1. Act as part of the operating system.
    2. Logon as a service.
    3. Logon locally.
    Make sure that it is part of the local Administrators group on both nodes.

    Note: This requires a Domain Administrators account to set up the domain policy. If you need help, visit the following Web site to read the Step-by-Step Guide to Understanding the Group Policy Feature Set:
    http://technet.microsoft.com/library/Bb742376.aspx

    Warning: If you later find that you have to change the SQL Server service accounts on a clustered SQL Server (SQL Virtual Server), you must do so in the following order:

    1. Logon to both nodes in the cluster as the SQL Server Service Account you previously created or one that exists with the correct permissions.

      Warning: Failure to logon with the SQL Service Account can cause the installation to fail.

    2. Make sure that the SQL Virtual Servers resource group is owned by the node where it was initially installed.
    3. Run the Cluster Failover Wizard and select the option to remove the SQL Virtual Server.
    4. Change the service accounts for the MSSQLServer and the SQLServerAgent, or both, to the account that you want. This account must still meet the criteria described earlier.
    5. To add the SQL Virtual Server back, run the Cluster Failover Wizard.

    Important: After you have successfully clustered Windows 2000, you must make the Microsoft Distributed Transaction Coordinator (MSDTC) cluster aware (if it is not already).

  7. From the Start menu, point to Programs, point to Administrative Tools and select Cluster Administrator. In the dialog box, select View Groups\Cluster Group. The group will contain an MSDTC resource then MSDTC is already clustered. Additionally, MSDTC may have been installed to a seperate cluster group with dedicated resources. If not, complete the following two steps.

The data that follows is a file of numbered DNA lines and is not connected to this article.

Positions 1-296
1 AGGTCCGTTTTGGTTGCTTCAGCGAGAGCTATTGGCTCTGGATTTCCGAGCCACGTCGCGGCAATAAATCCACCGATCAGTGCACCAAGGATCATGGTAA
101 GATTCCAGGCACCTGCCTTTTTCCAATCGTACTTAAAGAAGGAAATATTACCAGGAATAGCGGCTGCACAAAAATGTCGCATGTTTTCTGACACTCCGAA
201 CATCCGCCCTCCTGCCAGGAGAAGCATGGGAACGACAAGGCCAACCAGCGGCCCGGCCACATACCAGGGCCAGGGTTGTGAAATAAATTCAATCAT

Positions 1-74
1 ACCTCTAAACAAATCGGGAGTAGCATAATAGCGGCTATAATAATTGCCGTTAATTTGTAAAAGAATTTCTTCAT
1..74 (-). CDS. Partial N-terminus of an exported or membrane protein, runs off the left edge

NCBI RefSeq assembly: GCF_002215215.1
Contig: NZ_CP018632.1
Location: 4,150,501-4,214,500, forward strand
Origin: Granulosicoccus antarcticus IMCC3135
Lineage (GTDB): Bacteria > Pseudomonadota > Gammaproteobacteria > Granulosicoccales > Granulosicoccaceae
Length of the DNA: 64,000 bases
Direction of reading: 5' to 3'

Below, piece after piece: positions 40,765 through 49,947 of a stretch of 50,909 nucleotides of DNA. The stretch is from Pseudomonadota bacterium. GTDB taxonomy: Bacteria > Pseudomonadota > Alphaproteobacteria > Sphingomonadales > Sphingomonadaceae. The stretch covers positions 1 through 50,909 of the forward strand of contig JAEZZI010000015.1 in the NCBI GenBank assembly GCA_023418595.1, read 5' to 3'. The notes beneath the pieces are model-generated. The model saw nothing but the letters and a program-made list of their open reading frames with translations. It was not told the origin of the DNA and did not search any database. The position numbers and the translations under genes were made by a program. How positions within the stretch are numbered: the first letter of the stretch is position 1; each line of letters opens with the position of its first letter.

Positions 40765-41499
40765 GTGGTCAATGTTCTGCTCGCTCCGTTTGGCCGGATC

8. From the Start menu, point to Run and enter cmd in the dialog box. Click OK.
  9. In the command line of the command prompt, type Comclust.exe, and then press Enter. This configures your MSDTC for use on the cluster. After this completes type exit and then press Enter to close the command prompt window.
  10. Repeat the two previous steps on the other node. DO NOT move any cluster resources before Comclust.exe completes on the second node.
  11. Repeat the previous step on the remaining node.
  12. Switch all services to Manual mode; however, do not touch the following services (if present):

    • Alerter
    • Cluster Service
    • Computer Browser
    • Distributed File System
    • Distributed Link Tracking Client
    • Distributed Link Tracking Server
    • DNS Client
    • Event Log
    • IPSEC Policy Agent
    • License Logging Service
    • Logical Disk Manager
    • Messenger
    • Net Logon
    • NTLM Security Support Provider
    • Network Connectors
    • Plug and Play
    • Process Control
    • Remote Procedure Call (RPC) Locator
    • Remote Procedure Call (RPC) Service
    • Remote Registry Service
    • Removable Storage
    • Security Accounts Manager
    • Server
    • Spooler
    • TCP/IP NetBIOS Helper
    • Time Service
    • Windows Management Instrumentation Driver Extensions
    • Windows Time Service
    • Workstation